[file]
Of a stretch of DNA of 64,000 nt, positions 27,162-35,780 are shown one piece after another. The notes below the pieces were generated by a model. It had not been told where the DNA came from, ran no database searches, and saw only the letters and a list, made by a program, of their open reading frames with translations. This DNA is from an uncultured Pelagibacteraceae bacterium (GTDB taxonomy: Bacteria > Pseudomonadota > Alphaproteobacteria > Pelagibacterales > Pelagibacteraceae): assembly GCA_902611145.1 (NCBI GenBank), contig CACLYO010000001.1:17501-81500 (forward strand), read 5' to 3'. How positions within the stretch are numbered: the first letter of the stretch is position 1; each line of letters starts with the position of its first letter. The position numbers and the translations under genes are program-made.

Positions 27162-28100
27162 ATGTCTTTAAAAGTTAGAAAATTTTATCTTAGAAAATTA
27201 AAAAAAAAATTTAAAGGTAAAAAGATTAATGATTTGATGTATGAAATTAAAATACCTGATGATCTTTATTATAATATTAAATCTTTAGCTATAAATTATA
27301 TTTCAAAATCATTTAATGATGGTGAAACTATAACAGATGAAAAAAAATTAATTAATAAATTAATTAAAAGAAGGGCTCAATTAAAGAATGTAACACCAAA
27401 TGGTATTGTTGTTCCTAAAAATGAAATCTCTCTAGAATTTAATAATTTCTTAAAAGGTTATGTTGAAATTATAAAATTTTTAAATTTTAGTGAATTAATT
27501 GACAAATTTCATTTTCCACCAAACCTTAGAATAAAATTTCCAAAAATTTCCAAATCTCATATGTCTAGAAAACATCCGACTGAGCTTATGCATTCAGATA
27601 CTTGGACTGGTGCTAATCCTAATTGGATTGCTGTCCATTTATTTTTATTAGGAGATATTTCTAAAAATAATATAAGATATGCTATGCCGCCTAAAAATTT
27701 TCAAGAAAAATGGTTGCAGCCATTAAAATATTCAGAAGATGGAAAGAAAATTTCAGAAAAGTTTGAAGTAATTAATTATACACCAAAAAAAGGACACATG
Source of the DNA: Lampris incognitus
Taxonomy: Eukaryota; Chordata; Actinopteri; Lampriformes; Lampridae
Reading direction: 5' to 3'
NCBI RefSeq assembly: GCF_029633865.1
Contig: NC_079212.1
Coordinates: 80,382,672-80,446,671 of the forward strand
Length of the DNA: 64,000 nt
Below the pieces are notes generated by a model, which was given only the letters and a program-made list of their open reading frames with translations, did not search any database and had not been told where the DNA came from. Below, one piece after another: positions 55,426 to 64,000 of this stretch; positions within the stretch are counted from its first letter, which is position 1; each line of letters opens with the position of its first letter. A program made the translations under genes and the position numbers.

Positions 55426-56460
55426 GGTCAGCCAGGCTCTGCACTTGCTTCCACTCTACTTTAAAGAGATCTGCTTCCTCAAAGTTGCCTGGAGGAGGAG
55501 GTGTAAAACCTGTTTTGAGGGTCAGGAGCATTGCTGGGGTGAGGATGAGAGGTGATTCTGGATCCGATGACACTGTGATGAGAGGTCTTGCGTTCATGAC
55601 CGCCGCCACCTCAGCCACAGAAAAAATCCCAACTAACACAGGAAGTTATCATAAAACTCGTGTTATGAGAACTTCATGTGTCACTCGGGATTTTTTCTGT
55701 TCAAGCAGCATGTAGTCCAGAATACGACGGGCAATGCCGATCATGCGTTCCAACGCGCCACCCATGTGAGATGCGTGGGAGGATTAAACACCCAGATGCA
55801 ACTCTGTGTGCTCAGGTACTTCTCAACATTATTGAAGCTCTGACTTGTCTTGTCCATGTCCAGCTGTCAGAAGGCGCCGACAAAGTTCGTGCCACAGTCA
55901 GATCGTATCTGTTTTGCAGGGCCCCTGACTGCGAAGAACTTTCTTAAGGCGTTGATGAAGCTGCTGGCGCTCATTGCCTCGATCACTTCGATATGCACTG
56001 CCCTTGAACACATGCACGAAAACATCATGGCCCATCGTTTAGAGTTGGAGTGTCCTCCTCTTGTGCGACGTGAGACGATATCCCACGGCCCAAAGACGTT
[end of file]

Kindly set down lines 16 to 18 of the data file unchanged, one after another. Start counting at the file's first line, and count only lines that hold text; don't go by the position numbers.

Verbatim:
Length of the DNA: 64,000 nt
Below the pieces are notes generated by a model, which was given only the letters and a program-made list of their open reading frames with translations, did not search any database and had not been told where the DNA came from. Below, one piece after another: positions 55,426 to 64,000 of this stretch; positions within the stretch are counted from its first letter, which is position 1; each line of letters opens with the position of its first letter. A program made the translations under genes and the position numbers.

Positions 55426-56460